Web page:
EDITOR’S DESK: The goose that laid the golden eggs
Everyone knows the fable by Aesop called “The Goose that Laid the Golden Eggs.” Would it be too much of a stretch to compare that story to what's happening in
Old Colorado City? Over the past 15 years, through adroit planning and deal-making that expanded Territory Days into a cash cow beyond anyone's wildest dreams,
Lynda Brown Dunne has evolved into a kind of "golden goose" for the consortium of merchant and service businesses known as the Old Colorado City Associates
(OCCA). That's a safe statement when you understand that at the time she started, the annual three-day festival was making $5,000 or so for the burghers of Old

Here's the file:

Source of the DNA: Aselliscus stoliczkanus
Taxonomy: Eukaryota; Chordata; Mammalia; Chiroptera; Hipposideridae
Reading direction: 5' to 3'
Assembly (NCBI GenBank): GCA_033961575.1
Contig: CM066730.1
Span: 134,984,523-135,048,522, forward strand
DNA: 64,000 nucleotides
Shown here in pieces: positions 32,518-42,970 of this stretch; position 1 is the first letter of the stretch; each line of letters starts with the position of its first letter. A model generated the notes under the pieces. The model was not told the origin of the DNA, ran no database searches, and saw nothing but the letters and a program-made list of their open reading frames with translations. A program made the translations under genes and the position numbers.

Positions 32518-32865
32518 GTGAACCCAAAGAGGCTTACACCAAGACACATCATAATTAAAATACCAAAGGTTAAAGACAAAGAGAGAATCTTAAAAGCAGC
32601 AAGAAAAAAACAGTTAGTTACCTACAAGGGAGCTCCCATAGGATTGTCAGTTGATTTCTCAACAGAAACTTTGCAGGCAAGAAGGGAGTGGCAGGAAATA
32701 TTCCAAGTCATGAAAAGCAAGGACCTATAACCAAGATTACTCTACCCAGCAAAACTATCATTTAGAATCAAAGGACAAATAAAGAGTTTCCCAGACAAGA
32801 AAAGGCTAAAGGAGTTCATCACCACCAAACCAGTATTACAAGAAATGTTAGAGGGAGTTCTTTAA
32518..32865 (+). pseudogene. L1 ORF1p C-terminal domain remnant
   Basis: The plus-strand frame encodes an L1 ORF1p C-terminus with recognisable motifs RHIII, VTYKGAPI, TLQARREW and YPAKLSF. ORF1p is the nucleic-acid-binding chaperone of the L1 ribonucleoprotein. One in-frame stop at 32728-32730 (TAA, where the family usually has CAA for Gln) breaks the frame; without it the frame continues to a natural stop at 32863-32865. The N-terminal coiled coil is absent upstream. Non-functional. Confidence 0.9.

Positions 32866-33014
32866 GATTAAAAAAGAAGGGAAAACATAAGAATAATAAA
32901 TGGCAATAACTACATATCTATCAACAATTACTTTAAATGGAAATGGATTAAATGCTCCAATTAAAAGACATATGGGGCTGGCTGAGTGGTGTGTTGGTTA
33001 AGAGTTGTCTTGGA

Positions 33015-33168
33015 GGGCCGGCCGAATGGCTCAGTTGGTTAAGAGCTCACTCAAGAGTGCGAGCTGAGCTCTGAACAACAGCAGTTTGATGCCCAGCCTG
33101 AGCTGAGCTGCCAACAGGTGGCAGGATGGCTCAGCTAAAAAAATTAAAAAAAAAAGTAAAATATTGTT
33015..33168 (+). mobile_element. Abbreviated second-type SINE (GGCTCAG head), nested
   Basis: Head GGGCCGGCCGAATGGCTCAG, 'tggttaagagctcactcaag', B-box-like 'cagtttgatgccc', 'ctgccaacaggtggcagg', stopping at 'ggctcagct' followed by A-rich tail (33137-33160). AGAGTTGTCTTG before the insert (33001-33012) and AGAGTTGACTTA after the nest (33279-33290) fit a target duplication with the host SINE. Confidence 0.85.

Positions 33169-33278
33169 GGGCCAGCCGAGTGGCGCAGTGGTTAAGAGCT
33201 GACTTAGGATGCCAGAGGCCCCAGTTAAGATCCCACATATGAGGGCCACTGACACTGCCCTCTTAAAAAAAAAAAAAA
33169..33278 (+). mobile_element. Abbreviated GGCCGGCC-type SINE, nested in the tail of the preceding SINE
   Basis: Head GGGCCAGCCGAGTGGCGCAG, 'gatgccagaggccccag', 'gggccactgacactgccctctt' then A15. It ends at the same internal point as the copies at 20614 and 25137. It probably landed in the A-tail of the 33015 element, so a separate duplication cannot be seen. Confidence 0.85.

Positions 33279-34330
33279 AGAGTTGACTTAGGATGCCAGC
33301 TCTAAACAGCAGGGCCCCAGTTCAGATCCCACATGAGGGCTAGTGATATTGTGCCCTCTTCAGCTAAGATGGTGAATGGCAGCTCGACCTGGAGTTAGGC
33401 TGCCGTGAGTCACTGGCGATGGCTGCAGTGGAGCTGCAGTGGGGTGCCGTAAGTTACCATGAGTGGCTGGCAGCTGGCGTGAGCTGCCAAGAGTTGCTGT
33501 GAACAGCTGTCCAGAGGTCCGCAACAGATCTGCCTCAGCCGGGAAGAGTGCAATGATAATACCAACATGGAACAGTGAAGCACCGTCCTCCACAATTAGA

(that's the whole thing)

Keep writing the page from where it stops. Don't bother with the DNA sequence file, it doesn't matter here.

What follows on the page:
Town. Nowadays, in a good year, the OCCA's "take" is $80,000 or more.
You'd think that such an achievement would merit respect, perhaps even an offer of a lifetime contract. But alas, no. In recent years, Dunne's contractees have become increasingly demanding, collectively disgruntled with the size of her own paycheck from the event, dismayed that she speaks her mind at times and certain that with the right brainpower (theirs) still more dollars could be extracted.
Most recently, in keeping with Aesop's fable, the OCCA board decided to actually cut open - in a symbolic sense - their Golden Goose. The reasons given for sifting through all her documents were cliches about fiscal professionalism and "best practices." But we've all read the story: The golden eggs were no longer enough. They wanted what was inside. And that killed it for Dunne. But there the stories diverge. Because in our reality, the OCCA board members didn't care if their goose died. What they wanted, it's pretty obvious now, was to replace her. Hey, welcome to the clone Territory Days, everyone.